The History of the English Bible Part 3: Jerome and the Vulgate

Saint Jerome 347-420 A.D.

Saint Jerome 347-420 A.D.

Saint Jerome was baptized as a Christian about 360 A.D. In 373 he went to Asia and set aside secular studies to go into a deep study of the scriptures. Upon his return to Antioch he became the personal secretary of Pope Damasus I. In 382 the Pope commissioned him to do a revision of the Latin bible that was in use. It originally started out based on the Greek New Testament and Septuagint Old Testament. In 390 Jerome started using Hebrew manuscripts. He completed this sense-for-sense translation in 405 and spent the next 15 years writing commentaries on the bible. An interesting note on this translation is that while many were eagerly anticipating it some were bothered by his choice of some words. Not because they were inaccurate but that the priest were worried about offending the ears of the flocks because of the translation they were used to using. For example Augustine Bishop of Hippo was afraid that using the term Castor Oil Plant for Gourd in the book of Jonah would bother his congregation.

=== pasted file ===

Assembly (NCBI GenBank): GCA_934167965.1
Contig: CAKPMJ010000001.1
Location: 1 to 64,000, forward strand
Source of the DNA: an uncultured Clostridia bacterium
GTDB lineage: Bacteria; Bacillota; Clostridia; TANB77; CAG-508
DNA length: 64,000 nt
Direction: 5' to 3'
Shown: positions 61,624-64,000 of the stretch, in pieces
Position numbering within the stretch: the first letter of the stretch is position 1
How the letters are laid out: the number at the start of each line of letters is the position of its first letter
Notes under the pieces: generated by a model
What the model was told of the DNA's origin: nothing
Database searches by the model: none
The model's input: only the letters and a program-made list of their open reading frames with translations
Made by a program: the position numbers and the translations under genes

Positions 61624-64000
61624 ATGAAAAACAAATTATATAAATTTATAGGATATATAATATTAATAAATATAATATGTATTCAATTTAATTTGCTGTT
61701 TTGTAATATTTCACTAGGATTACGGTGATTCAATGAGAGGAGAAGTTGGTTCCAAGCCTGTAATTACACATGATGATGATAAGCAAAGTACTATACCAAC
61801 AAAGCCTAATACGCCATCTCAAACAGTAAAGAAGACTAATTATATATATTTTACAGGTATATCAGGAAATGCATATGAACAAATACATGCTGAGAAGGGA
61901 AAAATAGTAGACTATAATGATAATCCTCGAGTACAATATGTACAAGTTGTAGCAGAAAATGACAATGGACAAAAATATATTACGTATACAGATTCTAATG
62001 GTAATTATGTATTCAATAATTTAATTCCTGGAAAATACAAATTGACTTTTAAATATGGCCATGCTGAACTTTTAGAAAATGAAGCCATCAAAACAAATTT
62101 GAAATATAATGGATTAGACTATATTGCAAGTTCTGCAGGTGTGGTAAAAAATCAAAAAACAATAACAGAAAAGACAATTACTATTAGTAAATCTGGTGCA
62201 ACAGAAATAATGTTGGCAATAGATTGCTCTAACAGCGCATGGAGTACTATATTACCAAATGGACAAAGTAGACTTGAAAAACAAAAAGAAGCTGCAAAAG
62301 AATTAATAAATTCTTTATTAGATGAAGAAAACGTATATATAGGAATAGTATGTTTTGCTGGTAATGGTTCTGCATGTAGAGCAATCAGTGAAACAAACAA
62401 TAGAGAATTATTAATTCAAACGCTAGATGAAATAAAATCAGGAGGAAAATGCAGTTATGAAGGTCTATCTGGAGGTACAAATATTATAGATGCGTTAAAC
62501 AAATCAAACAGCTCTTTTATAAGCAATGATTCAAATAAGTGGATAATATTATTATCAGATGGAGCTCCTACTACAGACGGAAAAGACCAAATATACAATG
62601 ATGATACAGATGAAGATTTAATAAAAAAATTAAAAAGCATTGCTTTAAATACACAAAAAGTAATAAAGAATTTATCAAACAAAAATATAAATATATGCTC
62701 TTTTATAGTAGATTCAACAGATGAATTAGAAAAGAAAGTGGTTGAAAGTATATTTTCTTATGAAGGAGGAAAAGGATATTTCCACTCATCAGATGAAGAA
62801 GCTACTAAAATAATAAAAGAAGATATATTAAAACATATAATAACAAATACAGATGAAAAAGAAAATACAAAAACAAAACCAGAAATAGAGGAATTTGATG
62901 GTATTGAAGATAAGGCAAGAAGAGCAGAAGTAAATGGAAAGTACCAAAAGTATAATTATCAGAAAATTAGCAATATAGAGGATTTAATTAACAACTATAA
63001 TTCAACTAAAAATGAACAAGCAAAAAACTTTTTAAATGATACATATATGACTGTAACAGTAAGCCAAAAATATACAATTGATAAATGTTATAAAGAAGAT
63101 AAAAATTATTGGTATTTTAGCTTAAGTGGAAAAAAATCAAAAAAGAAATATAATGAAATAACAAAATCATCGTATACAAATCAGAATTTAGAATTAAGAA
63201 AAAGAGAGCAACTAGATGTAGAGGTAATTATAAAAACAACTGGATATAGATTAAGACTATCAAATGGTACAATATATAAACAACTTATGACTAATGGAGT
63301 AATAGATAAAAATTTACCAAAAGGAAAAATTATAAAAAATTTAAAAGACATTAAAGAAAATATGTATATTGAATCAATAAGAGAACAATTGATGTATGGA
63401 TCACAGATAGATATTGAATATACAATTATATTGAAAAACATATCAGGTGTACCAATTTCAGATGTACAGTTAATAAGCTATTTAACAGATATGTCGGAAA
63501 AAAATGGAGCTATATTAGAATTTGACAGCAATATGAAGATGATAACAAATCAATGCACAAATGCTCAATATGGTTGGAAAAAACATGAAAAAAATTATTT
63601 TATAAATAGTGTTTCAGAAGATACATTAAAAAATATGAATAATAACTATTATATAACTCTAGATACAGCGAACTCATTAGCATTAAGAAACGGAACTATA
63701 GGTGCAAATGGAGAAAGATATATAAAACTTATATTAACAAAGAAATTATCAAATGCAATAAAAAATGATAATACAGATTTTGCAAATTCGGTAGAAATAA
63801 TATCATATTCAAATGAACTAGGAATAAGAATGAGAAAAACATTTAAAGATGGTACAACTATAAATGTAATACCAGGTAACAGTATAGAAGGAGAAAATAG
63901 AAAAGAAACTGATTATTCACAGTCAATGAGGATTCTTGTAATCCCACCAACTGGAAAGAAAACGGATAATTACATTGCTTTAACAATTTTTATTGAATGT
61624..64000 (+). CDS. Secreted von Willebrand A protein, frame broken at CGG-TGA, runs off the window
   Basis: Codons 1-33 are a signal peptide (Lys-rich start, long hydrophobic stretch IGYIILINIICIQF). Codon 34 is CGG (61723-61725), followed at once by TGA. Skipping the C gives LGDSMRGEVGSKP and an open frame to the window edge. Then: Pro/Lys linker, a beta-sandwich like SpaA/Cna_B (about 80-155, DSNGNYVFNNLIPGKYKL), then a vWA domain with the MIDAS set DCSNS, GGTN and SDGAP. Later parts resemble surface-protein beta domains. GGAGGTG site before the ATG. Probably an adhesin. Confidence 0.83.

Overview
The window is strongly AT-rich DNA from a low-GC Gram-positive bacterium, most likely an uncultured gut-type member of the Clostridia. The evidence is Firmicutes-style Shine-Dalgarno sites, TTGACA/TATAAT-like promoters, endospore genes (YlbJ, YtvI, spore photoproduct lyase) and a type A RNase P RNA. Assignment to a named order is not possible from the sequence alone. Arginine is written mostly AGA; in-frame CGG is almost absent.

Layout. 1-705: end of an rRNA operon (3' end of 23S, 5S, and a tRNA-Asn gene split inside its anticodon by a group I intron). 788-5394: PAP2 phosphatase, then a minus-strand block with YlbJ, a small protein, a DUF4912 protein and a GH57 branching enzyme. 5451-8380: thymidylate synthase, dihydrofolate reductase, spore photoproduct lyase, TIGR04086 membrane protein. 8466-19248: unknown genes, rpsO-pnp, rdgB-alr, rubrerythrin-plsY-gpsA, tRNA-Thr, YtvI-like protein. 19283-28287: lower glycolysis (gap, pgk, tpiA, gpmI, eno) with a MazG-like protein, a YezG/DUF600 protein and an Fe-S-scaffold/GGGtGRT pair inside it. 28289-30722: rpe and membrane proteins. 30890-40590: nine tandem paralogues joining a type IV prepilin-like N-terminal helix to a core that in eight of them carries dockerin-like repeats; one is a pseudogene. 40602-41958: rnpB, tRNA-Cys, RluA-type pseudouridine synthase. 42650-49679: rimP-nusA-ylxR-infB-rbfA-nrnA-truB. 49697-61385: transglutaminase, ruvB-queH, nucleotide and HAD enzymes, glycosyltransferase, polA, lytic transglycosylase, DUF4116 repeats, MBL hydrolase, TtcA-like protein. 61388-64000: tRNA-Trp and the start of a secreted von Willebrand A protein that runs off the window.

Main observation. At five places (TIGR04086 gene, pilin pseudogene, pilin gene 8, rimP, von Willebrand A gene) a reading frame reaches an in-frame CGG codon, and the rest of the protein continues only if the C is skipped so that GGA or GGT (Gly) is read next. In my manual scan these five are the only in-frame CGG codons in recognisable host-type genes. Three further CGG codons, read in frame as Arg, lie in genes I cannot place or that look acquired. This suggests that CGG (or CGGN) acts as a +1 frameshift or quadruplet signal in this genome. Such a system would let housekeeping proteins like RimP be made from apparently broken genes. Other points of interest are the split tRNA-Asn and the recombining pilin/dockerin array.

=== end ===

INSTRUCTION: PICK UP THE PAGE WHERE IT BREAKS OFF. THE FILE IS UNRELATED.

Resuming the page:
This translation was used for over a thousand years by the Roman Catholic Church. and we currently have over 8,000 manuscripts dating to the 5th and 6th centuries.

John 3:16 Latin Vulgate

sic enim dilexit Deus mundum ut Filium suum unigenitum daret ut omnis qui credit in eum non pereat sed habeat vitam aeternam

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